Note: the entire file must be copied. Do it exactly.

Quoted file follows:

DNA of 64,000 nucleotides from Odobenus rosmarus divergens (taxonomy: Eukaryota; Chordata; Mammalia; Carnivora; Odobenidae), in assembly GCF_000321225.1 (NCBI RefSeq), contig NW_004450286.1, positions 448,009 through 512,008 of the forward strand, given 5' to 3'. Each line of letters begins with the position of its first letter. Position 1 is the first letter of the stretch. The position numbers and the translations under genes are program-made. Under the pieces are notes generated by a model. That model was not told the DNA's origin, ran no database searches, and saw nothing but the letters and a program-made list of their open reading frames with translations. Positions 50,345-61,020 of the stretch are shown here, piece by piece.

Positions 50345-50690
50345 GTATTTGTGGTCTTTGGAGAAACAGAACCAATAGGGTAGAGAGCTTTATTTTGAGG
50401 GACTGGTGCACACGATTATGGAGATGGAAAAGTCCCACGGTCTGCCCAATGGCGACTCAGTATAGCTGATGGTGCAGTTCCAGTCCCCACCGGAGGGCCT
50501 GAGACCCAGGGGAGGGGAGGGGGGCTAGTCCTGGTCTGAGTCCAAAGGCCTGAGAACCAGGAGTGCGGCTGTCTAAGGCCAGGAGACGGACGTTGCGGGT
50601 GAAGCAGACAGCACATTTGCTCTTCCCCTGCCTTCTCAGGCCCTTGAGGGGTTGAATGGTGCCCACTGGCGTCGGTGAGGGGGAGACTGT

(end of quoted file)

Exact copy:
DNA of 64,000 nucleotides from Odobenus rosmarus divergens (taxonomy: Eukaryota; Chordata; Mammalia; Carnivora; Odobenidae), in assembly GCF_000321225.1 (NCBI RefSeq), contig NW_004450286.1, positions 448,009 through 512,008 of the forward strand, given 5' to 3'. Each line of letters begins with the position of its first letter. Position 1 is the first letter of the stretch. The position numbers and the translations under genes are program-made. Under the pieces are notes generated by a model. That model was not told the DNA's origin, ran no database searches, and saw nothing but the letters and a program-made list of their open reading frames with translations. Positions 50,345-61,020 of the stretch are shown here, piece by piece.

Positions 50345-50690
50345 GTATTTGTGGTCTTTGGAGAAACAGAACCAATAGGGTAGAGAGCTTTATTTTGAGG
50401 GACTGGTGCACACGATTATGGAGATGGAAAAGTCCCACGGTCTGCCCAATGGCGACTCAGTATAGCTGATGGTGCAGTTCCAGTCCCCACCGGAGGGCCT
50501 GAGACCCAGGGGAGGGGAGGGGGGCTAGTCCTGGTCTGAGTCCAAAGGCCTGAGAACCAGGAGTGCGGCTGTCTAAGGCCAGGAGACGGACGTTGCGGGT
50601 GAAGCAGACAGCACATTTGCTCTTCCCCTGCCTTCTCAGGCCCTTGAGGGGTTGAATGGTGCCCACTGGCGTCGGTGAGGGGGAGACTGT